Portable SSB radios for people who are visually impaired

Many thanks to SWLing Post contributor, Svein Tore, who writes:

I’m blind. The type of shortwave radio I like best, is the analogue type with a tuning wheel, because I don’t need sight to use it, and I have full control over the receiver.

I would like to buy a radio with SSB, but it seems that all of the radios with SSB are digital, and you need to see the display to use the radio.

Are there any analogue radios with SSB?

If not, what is the simplest radio receiver with SSB?

I’m looking for a radio with as few functions and menus as possible, but it should have SSB.

I’m looking for a small or medium sized receiver, but if you are thinking of a big radio that seems to be right for me, please tell me about it.

Perhaps I have given you an impossible question now? I’m sorry for that.

Thanks 🙂

Greetings from Norway.

Svein Tore

Excellent question, Svien. I thought it would make sense to share your inquiry with the SWLing Post community as I know we have other readers who are visually impaired. Readers, please comment with any suggestions you may have.

To my knowledge, there are no analog shortwave radios with a BFO (for SSB) that are in production today. There are, however, numerous analog models from the 60s, 70s and 80s with a BFO (two examples: the Sony ICF-5800H and the Panasonic RF-2200).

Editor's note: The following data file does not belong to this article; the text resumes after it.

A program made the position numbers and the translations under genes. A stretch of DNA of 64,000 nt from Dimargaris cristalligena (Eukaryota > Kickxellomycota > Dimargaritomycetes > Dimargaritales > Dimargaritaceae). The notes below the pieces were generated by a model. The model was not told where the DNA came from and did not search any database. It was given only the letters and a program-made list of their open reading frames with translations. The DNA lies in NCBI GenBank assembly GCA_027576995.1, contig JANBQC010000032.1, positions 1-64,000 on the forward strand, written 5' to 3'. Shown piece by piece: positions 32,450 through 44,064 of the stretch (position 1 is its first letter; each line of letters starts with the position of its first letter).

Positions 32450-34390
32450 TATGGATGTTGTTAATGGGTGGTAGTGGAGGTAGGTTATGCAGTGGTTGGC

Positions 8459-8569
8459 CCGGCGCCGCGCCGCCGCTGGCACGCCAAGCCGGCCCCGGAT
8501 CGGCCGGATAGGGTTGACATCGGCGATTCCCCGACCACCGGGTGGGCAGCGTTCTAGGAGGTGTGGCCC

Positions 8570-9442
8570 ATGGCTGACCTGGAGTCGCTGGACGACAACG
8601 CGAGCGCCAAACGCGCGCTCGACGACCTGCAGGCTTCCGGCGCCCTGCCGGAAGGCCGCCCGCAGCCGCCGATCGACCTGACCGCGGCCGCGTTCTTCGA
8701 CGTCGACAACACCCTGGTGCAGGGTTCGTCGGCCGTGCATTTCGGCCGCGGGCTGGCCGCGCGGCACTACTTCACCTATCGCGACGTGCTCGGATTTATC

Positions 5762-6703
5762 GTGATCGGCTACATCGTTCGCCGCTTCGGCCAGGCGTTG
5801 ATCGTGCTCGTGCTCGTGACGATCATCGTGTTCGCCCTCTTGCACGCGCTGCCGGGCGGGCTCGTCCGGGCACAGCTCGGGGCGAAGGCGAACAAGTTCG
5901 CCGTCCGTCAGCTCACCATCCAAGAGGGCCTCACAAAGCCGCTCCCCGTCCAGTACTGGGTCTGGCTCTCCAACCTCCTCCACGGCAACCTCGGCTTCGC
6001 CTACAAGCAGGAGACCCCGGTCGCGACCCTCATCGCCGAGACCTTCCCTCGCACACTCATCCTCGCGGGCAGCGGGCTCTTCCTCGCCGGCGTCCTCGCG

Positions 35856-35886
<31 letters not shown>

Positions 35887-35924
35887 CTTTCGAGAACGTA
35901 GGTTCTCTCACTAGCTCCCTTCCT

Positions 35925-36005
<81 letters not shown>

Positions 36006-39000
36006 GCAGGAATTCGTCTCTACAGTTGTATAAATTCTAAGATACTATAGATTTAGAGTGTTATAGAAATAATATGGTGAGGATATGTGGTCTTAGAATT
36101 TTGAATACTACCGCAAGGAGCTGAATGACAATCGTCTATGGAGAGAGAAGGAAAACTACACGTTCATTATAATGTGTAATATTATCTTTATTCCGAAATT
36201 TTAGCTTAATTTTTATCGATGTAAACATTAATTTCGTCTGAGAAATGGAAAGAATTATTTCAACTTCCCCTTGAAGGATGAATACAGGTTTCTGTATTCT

My trusty Zenith Trans Oceanic will always be a part of my radio collection (Click to enlarge)

In fact, my first proper radio was a Zenith Transoceanic. I’ll never forget taking it to our local RadioShack, when I was eight years old, to ask one of the employees (who I knew was a DXer) what the heck “this strange BFO knob” does!

There is the analog Sony ICF-EX5MKII that SWLing Post contributor Troy Riedel reviewed, but I don’t believe it has a BFO–only a synchronous detector which can be switched between upper and lower sidebands. Perhaps a reader can confirm this.

Since I can’t recommend a current analog model, I do have a digital solution that I believe may work for you:

The Tecsun PL-660